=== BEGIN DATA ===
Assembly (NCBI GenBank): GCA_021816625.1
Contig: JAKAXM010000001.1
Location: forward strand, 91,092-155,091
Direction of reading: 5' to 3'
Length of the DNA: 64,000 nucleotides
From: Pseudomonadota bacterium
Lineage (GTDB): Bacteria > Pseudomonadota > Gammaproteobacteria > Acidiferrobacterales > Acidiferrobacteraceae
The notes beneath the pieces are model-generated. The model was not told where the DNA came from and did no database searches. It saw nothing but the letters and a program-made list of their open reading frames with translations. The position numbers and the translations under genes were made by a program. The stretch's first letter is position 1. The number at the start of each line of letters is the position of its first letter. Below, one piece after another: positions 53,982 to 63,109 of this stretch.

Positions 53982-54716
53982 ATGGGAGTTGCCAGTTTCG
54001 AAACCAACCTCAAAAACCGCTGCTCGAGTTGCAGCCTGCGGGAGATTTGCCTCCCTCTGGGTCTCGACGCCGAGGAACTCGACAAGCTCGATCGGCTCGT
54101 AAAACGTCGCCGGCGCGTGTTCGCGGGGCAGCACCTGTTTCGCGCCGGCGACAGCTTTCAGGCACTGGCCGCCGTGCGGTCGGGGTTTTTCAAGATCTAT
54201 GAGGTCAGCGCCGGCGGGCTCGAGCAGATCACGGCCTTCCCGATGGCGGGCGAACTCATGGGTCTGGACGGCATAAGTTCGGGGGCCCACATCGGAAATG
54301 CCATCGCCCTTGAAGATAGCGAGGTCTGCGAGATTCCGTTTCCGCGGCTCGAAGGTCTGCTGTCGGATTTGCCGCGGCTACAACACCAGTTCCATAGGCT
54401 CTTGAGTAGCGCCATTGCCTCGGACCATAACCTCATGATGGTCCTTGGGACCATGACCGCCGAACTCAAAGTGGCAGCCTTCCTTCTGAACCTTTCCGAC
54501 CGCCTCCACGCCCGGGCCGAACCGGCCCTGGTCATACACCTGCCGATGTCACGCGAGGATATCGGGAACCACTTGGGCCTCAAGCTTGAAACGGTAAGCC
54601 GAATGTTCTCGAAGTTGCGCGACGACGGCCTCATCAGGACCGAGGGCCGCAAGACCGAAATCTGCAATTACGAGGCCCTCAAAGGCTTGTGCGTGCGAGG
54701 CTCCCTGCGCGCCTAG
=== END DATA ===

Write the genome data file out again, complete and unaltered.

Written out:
Assembly (NCBI GenBank): GCA_021816625.1
Contig: JAKAXM010000001.1
Location: forward strand, 91,092-155,091
Direction of reading: 5' to 3'
Length of the DNA: 64,000 nucleotides
From: Pseudomonadota bacterium
Lineage (GTDB): Bacteria > Pseudomonadota > Gammaproteobacteria > Acidiferrobacterales > Acidiferrobacteraceae
The notes beneath the pieces are model-generated. The model was not told where the DNA came from and did no database searches. It saw nothing but the letters and a program-made list of their open reading frames with translations. The position numbers and the translations under genes were made by a program. The stretch's first letter is position 1. The number at the start of each line of letters is the position of its first letter. Below, one piece after another: positions 53,982 to 63,109 of this stretch.

Positions 53982-54716
53982 ATGGGAGTTGCCAGTTTCG
54001 AAACCAACCTCAAAAACCGCTGCTCGAGTTGCAGCCTGCGGGAGATTTGCCTCCCTCTGGGTCTCGACGCCGAGGAACTCGACAAGCTCGATCGGCTCGT
54101 AAAACGTCGCCGGCGCGTGTTCGCGGGGCAGCACCTGTTTCGCGCCGGCGACAGCTTTCAGGCACTGGCCGCCGTGCGGTCGGGGTTTTTCAAGATCTAT
54201 GAGGTCAGCGCCGGCGGGCTCGAGCAGATCACGGCCTTCCCGATGGCGGGCGAACTCATGGGTCTGGACGGCATAAGTTCGGGGGCCCACATCGGAAATG
54301 CCATCGCCCTTGAAGATAGCGAGGTCTGCGAGATTCCGTTTCCGCGGCTCGAAGGTCTGCTGTCGGATTTGCCGCGGCTACAACACCAGTTCCATAGGCT
54401 CTTGAGTAGCGCCATTGCCTCGGACCATAACCTCATGATGGTCCTTGGGACCATGACCGCCGAACTCAAAGTGGCAGCCTTCCTTCTGAACCTTTCCGAC
54501 CGCCTCCACGCCCGGGCCGAACCGGCCCTGGTCATACACCTGCCGATGTCACGCGAGGATATCGGGAACCACTTGGGCCTCAAGCTTGAAACGGTAAGCC
54601 GAATGTTCTCGAAGTTGCGCGACGACGGCCTCATCAGGACCGAGGGCCGCAAGACCGAAATCTGCAATTACGAGGCCCTCAAAGGCTTGTGCGTGCGAGG
54701 CTCCCTGCGCGCCTAG